A bid to revive a controversial plan to build eight tennis courts at an isolated sportsfield south of Pottsville surrounded by koala habitat and a wildlife corridor is set to be considered by Tweed Shire councillors today.
Councillors last month rejected the development application for the tennis courts and associated night lighting at the Black Rocks sports field in Overall Drive, a decision applauded by locals who had lobbied against it mainly because of feared impacts on a nearby koala colony.
But the pro-development faction councillors who backed the plan have lodged a rescission motion to try to reverse that decision, as well as lodging a bid to reinstate the tennis courts without the night lighting.
And it appears mayor Barry Longland may support them, after telling Echonetdaily he would consider backing the new plan to restrict the proposed tennis courts to daytime hours only.
Cr Longland angrily rejected claims he was doing a ‘backflip’ on the issue, saying the thousands of locals who had signed a form letter objecting to the tennis courts had sent a clear message they did not want night-time activities at the fields ‘so we refused the DA on that basis’.
‘But this is a now a new plan without the night sport component in that it removes the lighting and restricts activities to daylight hours, which I will now consider afresh,’ he said.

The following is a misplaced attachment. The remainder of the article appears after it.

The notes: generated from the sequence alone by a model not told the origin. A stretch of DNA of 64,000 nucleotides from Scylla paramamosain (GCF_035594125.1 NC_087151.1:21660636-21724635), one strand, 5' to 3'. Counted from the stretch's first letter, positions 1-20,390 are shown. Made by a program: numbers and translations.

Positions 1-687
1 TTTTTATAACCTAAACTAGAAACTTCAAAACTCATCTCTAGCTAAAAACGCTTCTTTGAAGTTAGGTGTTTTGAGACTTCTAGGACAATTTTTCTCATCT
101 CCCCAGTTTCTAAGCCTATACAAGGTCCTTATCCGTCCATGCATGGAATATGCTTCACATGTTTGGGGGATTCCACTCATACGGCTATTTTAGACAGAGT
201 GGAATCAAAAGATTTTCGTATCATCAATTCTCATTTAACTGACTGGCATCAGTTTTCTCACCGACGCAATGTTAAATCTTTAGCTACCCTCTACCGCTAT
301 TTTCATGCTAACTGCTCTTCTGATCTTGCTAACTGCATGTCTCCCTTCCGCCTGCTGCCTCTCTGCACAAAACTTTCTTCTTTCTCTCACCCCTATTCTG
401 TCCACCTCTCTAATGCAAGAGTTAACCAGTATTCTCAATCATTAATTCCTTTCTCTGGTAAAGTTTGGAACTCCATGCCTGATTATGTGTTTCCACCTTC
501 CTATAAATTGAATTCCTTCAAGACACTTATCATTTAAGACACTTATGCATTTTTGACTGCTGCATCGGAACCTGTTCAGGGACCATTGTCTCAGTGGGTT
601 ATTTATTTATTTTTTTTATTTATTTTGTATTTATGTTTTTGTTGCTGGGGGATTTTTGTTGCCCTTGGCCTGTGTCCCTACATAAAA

But Cr Gary Bagnall said the mayor was ‘missing the whole point’, in that the tennis-court development would still heavily impact on the koala colony and wildlife in the area.
‘Whether used at night or in the daytime, it’s still the same; it will create the potential for a greater traffic load and, with it, more people and potential for unleashed dogs to go roaming around there,’ Cr Bagnall said.
He said that up to 7,000 people had signed a petition/form letter calling for no further expansion of the field and Council had responded to that.
The issue is once again set to anger koala-protection campaigners such as Team Koala, which had been buoyed recently in a longtime fight to minimise the impact of the massive Kings Forest development on the Tweed coast’s dwindling koala population, now estimated to number around 140.
Tweed Shire Council last month resolved to urge the federal government to review all ecological planning for the township project and toughen protections including banning dogs.
The submission for the current assessment under federal environment law was welcomed by Team Koala.
Cr Longland had at the time argued strongly for the extra koala protections and dog bans, saying the precautionary principle should apply in recognising the plight of the koala and Council had a ‘responsibility in that regard’.
Change of mind
Campaigners had welcomed the mayor’s change of mind on the koala dog ban, as Cr Longland had previously supported allowing restricted dogs in the estate, which had raised their ire.
Yesterday, Cr Longland suggested the expansion of the fields with daytime tennis courts may be ‘compatible’ with the surrounding koala habitat as locals had reported continued koala activity there during the five years the field had been operating.
He said members from the local tennis club had met with him this week and ‘accepted night activities were off the agenda’.